AN ARTICLE appearing today in The Australian canvasses the prospect of increasing stamp duty on residential stock purchased by “foreign investors” by 5%; with house prices again nearing record highs and millions of young Australians locked out of a prohibitive market, the measure falls far short.
This contentious issue is one of a number of “agenda items” that — as a conservative — I would dearly like to see addressed by the Abbott government, but we’ll see.
In any case, calls by former Macquarie Group banker Bill Moss to add an additional five percentage points to the rate of stamp duty levied on purchases of residential property “by foreign investors” is welcome as a starting point, but is inadequate as a complete solution.
Readers can access the article in question here.
Just to be clear, this column has no problem with foreign investment per se; investment in our companies, infrastructure, and commercial and industrial sectors generally is welcome, and of enormous benefit to Australia’s economy.
I do have concerns about foreign investment — especially from China — in the agricultural sector; we’ve discussed this before, in reference to the “northern foodbowl” project that was developed by Trade minister Andrew Robb in opposition.
We can’t compete against their labour, but they can’t grow enough food; it seems perverse to sell control of one of Australia’s great strengths (and sources of income) to the exclusive benefit of the Chinese (and, of course, whoever pockets the windfall from the sale of the assets).
But I draw the line on houses, apartments and the like.
Chinese investment in Australian residential property “could increase tenfold,” according to Moss — who then goes on to cite the example of Vancouver in Canada, where Chinese investment in residential stock has been at least partially responsible for pushing average house prices over $1 million.
I have to be emphatic about this: housing in Australia must be the preserve of the people who live in Australia, and not form part of an investment asset pool increasingly acquired and controlled by offshore interests.
In case anyone thinks this position is motivated by xenophobic or racist sentiments, I should add that I have no problem with foreign nationals who are permanent residents in Australia owning houses here, or even acquiring investments whilst they live here.
But far from simply adding a “hassle tax” to the purchase price (and with the oceans of cash available to the increasingly wealthy middle classes of Asia, a rise in the stamp duty rate of 5% represents a drop in the bucket), I think non-resident foreign nationals should be barred from owning residential property in Australia at all.
It wouldn’t stop, for example, a Chinese property development company from acquiring land zoned for the construction of apartments, building them, and selling them: in terms of such commercial opportunities, what I am suggesting would make no difference.
But it simply isn’t appropriate for domestic housing stock to then be accrued and stockpiled by people in other countries, or — even worse — to funnel rental income streams out of Australia, whilst ordinary citizens of this country can’t afford to buy a house.
Some of the controls around foreign ownership of Australian residential property were abolished by the government of Kevin Rudd in 2008; soon enough, stories of vacant houses left empty began to emerge from suburban real estate agents, who speculated (no pun intended) about strategies to drive up the value of the investments by restricting the availability of supply in the areas in which the properties had been purchased.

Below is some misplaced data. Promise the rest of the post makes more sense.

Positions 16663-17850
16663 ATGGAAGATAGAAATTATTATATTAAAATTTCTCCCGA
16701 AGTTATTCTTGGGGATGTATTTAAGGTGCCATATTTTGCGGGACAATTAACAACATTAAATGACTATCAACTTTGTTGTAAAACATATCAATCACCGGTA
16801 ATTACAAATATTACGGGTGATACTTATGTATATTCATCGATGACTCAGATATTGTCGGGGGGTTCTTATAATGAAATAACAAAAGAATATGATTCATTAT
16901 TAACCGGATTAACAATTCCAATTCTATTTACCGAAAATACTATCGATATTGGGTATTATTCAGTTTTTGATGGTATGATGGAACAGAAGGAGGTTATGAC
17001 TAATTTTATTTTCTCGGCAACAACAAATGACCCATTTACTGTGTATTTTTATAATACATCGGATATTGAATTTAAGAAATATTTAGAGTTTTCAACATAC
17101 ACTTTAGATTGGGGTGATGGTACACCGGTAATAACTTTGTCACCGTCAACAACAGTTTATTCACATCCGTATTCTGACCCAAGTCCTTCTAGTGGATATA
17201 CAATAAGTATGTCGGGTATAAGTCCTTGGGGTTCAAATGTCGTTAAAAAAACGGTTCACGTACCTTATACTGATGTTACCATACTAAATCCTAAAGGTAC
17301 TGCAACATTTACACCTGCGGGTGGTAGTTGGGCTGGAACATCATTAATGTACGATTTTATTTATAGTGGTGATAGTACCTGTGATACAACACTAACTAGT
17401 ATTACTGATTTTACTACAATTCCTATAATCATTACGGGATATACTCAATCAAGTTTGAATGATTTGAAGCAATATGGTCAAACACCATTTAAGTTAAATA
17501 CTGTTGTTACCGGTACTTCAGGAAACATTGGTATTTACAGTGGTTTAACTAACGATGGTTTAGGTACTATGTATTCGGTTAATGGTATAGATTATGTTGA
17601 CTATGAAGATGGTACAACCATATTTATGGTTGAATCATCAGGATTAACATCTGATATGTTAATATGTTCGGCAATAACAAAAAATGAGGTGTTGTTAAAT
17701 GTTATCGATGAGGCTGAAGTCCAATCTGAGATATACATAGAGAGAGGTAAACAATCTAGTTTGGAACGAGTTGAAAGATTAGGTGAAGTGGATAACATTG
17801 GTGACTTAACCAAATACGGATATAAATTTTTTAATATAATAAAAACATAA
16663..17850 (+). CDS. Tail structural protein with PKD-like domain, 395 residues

I reiterate that I have no problem with Chinese people (or people from anywhere else, for that matter) buying a house whilst they live in Australia.
But once they leave the country, they should be forced by law to divest the asset within a reasonable timeframe — say 90 days.
There are, to my mind, two issues at play here.
The first is the obvious one about the affordability of housing, and it affects the rental market as well; by allowing foreign investment in residential stock, it restricts the supply for Australian citizens and residents, driving prices up and preventing rising numbers of Australians from becoming home-owners.
Consequently, more people are competing for that portion of the residential supply available to rent, driving rents through the roof, too — and perpetuating the cycle of housing unaffordability, because the higher the rent, the less disposable monies can be saved, and the harder it becomes for putative first home buyers to enter the market.
But the second issue speaks to those sections of the community who seek to avoid offending overseas interests at any cost: our national interest and our conduct as an international citizen are both extremely important considerations, but they are not the same thing.
The prospect of median house prices in this country hitting $1 million is unpalatable, and clearly far from ideal. But it is by no means unrealistic, given the overall skyward movement of property prices in Australia over the past ten years or so.
Should overseas investors be allowed to buy houses here if they don’t live here? Should they be able to stockpile residential properties and either leave them vacant to increase their value, or rent them out to take Australian monies out of the country?
Or are our apartments and houses the preserve of those who live there, with nary enough to go around as it is without external forces putting them further out of reach?
I’ll be interested to see what readers have to say.